The same monitoring and diagnostic systems could continuously monitor your health and wellbeing. Further to this, it could potentially also regulate your diet to ensure your body has all the nutrients and vitamins it needs, without needing to overdose just in case of a specific deficiency. It could also monitor chronic conditions where regular therapy is required – using a combination of physical attribute monitoring as well as diagnostics, not only monitoring how well the therapy is working to treat the condition but also how your overall wellbeing is affected. Slow release/ultra-long-acting formulations would be able to stay in the body for extended periods (think weeks, not days) and continuously release drugs at therapeutic levels, with the release being triggered by disease indicators within the body; it would be effectively a self-regulating therapeutic system.


This may seem far-fetched at the moment, instant diagnostics, person-specific medication with low-volume manufacturing and at-home delivery, but the building blocks for these ideas are already in the works today. But how will these things connect? Do we have the understanding and tools to realise them? Is the desire there from patients?

“The thinking around disease management and the approach to identifying a treatment/cure are being challenged today with initiatives such as the approved CAR-T therapy from Novartis and Roche’s innovative Personalised Healthcare…”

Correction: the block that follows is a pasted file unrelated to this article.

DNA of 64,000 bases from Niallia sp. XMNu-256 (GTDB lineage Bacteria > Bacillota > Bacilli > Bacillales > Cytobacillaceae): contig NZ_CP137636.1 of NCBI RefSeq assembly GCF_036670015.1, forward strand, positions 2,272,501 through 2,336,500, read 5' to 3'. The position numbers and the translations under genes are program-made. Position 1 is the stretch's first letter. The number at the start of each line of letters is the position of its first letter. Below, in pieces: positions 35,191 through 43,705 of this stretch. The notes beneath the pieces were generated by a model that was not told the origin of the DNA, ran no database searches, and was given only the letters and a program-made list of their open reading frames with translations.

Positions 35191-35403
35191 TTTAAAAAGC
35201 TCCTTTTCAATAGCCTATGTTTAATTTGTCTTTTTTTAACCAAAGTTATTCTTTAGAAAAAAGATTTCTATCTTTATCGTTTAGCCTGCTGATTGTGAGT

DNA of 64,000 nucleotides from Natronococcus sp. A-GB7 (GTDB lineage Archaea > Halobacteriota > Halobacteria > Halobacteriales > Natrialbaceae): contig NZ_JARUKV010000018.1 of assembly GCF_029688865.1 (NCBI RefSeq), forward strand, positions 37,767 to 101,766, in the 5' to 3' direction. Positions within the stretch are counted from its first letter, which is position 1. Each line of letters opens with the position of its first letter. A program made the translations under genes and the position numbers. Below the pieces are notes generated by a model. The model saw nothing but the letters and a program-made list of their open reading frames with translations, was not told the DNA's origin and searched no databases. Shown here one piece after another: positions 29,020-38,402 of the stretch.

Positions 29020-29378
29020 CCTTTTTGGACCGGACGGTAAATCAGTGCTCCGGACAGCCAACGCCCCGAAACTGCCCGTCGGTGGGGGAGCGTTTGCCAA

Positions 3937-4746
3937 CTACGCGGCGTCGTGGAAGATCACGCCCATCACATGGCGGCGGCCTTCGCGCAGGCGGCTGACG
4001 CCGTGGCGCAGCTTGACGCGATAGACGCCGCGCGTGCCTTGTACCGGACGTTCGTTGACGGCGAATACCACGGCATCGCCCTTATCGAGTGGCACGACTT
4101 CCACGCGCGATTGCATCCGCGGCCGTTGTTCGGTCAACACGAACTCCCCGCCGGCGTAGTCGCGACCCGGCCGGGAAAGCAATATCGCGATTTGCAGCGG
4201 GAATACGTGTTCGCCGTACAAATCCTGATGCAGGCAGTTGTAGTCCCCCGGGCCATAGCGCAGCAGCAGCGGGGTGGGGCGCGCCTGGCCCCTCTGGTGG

There are already huge advances in diagnostics – from faster, more accurate tests at the point of care to personal diagnostic tools, such as a breath analyser to detect several different diseases, as well as continuous monitoring and analysis of several key physiological indicators. As costs and “time to result” are reduced, these diagnostic tools will become much more commonplace. Considered alongside an ever-reducing cost and time requirement to sequence an individual’s DNA, coupled with the understanding we are currently gaining about the meaning and impact of different genetic markers, and the possibility arises that we may soon see these tools being implemented as standard care for all patients.

The thinking around disease management and the approach to identifying a treatment/cure are being challenged today with initiatives such as the approved CAR-T therapy from Novartis and Roche’s innovative Personalised Healthcare, which uses liquid biopsy to identify specific biomarkers that shed light on the molecular root cause of a disease and then developing patient (group) specific therapies. Add a greater understanding of these biomarkers and continued iteration of the process and you can see how, in the near future, we will be seeing personalised medicine as the norm.